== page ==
Personal finance is one of those aspects of our lives where accountability and objective measurement are of outmost importance. Any financial book or blog, whether it is about becoming rich, starting your own business, or getting out of debt, will mention financial discipline, and in particular, budgeting and tracking expenses, as one of the prerequisites for success. The true financial freedom implies that you have control over the money, not the other way around, and the accurate tracking of your expenses is the first step towards the freedom. The tracking also helps you to ensure that you live within your means and to meet your savings goals. There are two tools that I have been personally using to track my financial fitness, and in this post I will briefly discuss the first (and primary) one: Mint.
There are tons of virtual ink spilled by folks on the Internet describing Mint.com, so I will keep this post short. Mint is a web-based free online personal finance platform that allows you to track your transactions across multiple accounts, including checking and savings, credit cards, retirement and investments, all conveniently aggregated, analyzed and visually summarized in one place. To set up an account, you enter user IDs and passwords to all of your above mentioned accounts (banks, credit cards, stock trading, etc.); you will need to perform this operation only once. After that, all your financial transactions will be downloaded, categorized and aggregated automatically, and every time you log in, you will be presented with a snapshot of all your financial activities, all conveniently shown on one page. Every transaction can be categorized and compared against the budget benchmarks. The main advantage of the Mint is that tracking is automated for you, as long as you are using credit and debit cards. The ATM withdrawals are recorded automatically, too, but the actual transactions in cash have to be logged in manually. This, however, can be done easily, especially if you have Mint mobile app. You also receive alerts on certain transactions and activities (e.g., if you are about to miss your credit card payment deadline or your bank account balance is low).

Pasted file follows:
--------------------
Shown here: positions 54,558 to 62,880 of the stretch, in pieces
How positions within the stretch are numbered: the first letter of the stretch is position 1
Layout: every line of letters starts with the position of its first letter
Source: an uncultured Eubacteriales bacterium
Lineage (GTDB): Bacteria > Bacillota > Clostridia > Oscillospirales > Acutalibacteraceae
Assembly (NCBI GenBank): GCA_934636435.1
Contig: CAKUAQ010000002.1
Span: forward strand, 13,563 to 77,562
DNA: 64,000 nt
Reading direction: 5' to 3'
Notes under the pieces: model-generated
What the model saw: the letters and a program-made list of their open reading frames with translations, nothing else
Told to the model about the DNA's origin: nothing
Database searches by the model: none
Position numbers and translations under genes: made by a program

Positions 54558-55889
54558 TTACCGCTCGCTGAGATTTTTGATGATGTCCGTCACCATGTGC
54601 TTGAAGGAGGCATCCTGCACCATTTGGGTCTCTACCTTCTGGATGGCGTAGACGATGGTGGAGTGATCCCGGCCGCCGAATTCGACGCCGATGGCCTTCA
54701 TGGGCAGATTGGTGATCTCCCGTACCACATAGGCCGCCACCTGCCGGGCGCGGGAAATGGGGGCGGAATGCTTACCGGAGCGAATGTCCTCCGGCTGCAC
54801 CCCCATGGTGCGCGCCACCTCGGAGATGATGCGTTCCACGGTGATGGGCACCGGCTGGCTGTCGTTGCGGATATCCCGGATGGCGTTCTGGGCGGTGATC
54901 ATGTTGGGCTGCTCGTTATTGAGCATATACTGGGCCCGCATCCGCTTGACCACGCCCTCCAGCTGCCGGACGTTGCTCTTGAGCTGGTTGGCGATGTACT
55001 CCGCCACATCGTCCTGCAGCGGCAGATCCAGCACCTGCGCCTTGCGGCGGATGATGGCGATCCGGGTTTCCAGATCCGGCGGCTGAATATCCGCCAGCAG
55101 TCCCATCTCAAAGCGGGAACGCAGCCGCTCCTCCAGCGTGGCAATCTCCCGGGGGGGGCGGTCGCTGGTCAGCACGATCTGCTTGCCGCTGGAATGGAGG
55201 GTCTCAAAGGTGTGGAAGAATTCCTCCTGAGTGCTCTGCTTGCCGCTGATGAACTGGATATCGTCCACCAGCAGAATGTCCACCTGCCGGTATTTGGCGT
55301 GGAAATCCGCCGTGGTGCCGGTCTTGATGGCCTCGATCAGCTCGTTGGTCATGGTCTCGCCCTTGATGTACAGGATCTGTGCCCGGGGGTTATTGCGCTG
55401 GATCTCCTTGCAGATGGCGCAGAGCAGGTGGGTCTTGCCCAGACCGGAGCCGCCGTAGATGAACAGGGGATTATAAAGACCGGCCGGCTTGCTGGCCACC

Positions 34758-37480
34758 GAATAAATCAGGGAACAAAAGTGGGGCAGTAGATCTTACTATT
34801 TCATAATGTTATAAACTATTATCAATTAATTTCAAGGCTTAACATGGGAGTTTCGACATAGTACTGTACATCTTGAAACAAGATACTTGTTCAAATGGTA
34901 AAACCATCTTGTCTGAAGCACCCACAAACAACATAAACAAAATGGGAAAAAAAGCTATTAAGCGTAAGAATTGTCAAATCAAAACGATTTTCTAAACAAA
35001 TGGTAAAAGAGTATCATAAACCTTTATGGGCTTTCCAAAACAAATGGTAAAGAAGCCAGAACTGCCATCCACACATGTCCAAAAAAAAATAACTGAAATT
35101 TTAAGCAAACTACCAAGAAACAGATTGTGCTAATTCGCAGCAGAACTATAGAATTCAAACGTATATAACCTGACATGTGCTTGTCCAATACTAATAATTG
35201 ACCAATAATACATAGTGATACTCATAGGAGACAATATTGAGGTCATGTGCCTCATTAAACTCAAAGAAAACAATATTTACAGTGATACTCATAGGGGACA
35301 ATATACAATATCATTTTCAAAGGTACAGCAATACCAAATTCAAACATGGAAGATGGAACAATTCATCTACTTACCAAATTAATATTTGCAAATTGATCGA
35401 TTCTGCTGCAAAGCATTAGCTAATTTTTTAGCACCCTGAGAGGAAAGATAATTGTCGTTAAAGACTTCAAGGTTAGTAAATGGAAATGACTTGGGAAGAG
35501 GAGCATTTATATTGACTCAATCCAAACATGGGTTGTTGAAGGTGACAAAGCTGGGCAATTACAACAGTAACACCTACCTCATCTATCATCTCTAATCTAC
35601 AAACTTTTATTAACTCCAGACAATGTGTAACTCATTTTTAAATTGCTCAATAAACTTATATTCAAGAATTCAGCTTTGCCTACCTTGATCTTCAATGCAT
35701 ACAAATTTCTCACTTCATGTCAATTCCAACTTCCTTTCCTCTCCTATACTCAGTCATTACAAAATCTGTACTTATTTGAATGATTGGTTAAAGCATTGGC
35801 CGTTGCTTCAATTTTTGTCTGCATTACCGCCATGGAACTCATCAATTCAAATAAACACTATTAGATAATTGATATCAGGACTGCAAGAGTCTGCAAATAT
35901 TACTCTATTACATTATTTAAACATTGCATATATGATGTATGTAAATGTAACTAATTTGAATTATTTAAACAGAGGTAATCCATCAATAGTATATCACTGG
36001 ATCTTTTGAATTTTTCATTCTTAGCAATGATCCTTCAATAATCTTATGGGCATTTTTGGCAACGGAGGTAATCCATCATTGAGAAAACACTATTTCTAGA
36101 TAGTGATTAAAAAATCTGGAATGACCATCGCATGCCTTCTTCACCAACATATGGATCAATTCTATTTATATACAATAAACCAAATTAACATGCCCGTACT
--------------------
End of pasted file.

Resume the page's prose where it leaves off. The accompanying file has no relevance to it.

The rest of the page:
There are two neat features in the Mint that I especially love. First, you can always export and download your transaction data in Excel (CSV format) and analyze it yourself. Believe me, you can gain a lot of interesting insights about your spending patterns that way, and in one of the following posts I will give a couple of examples. Second, you can compare your spendings in any given category against the average spending by other Mint users in the US (it used to be that you could narrow the comparison down to your state, but not anymore). For instance, from the charts below you can see that in July I spent less on music and more on mobile phone, compared to other Mint users:
There are also two drawbacks of Mint, although very minor, in my personal opinion. First, your investment accounts (e.g., Scottrade or Fidelity) are updated only after markets are closed, so to have a complete picture of your accounts you may want to log in before 9:30 am and after 4 pm just to sync your investment transactions. Second, the automatic categorization of the expenses sometimes is not as accurate, as one would expect. Naturally, it has the greatest difficulties with classifying purchases at little independent stores and abroad. This does not bother me much, though as I prefer to go over transactions at the end of each week anyway, so I tag them manually, if necessary. A small price to pay for the convenience of having all your transactions automatically aggregated in one place. And having web-based software is much more convenient than locally installed programs like Quicken: I can literally keep an eye on my financial activities on the go! Overall, I am very happy with Mint, and would definitely recommend it to anyone who is interested in having a finger on their financial pulse. Give it a try!
Are you using Mint? How do you like it?